Failure of contextual retrieval can lead to false recall, wherein people retrieve an item or experience that occurred in a different context or did not occur at all. Whereas the hippocampus is thought to play a crucial role in memory retrieval, we lack understanding of how the hippocampus supports retrieval of items related to a target context while disregarding related but irrelevant information. Using direct electrical recordings from the human hippocampus, we investigate the neural process underlying contextual misattribution of false memories. In two large datasets, we characterize key physiological differences between correct and false recalls that emerge immediately prior to vocalization. By differentiating between false recalls that share high or low contextual similarity with the target context, we show that low-frequency activity (6 to 18 Hz) in the hippocampus tracks similarity between the current and retrieved context. Applying multivariate decoding methods, we were able to reliably predict the contextual source of the to-be-recalled item. Our findings elucidate one of the hallmark features of episodic memory: our ability to distinguish between memories that were formed on different occasions.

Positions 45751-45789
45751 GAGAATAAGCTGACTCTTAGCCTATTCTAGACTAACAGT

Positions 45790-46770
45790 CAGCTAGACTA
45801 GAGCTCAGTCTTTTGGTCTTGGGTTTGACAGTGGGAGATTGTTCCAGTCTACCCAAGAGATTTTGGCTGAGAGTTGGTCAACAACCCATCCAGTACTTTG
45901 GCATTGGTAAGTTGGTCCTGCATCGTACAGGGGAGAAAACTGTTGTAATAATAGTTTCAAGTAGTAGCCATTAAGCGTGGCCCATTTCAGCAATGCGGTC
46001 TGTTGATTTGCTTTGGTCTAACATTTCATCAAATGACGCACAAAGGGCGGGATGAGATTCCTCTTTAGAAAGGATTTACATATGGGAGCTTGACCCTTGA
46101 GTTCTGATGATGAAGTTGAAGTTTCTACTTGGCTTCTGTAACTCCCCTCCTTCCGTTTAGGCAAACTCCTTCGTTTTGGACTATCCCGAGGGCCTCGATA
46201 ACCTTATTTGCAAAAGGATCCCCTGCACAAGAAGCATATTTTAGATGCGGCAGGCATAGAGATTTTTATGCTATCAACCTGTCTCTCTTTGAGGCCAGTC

|Journal||Proceedings of the National Academy of Sciences of the United States of America|
|State||Published - 2023|
- false memory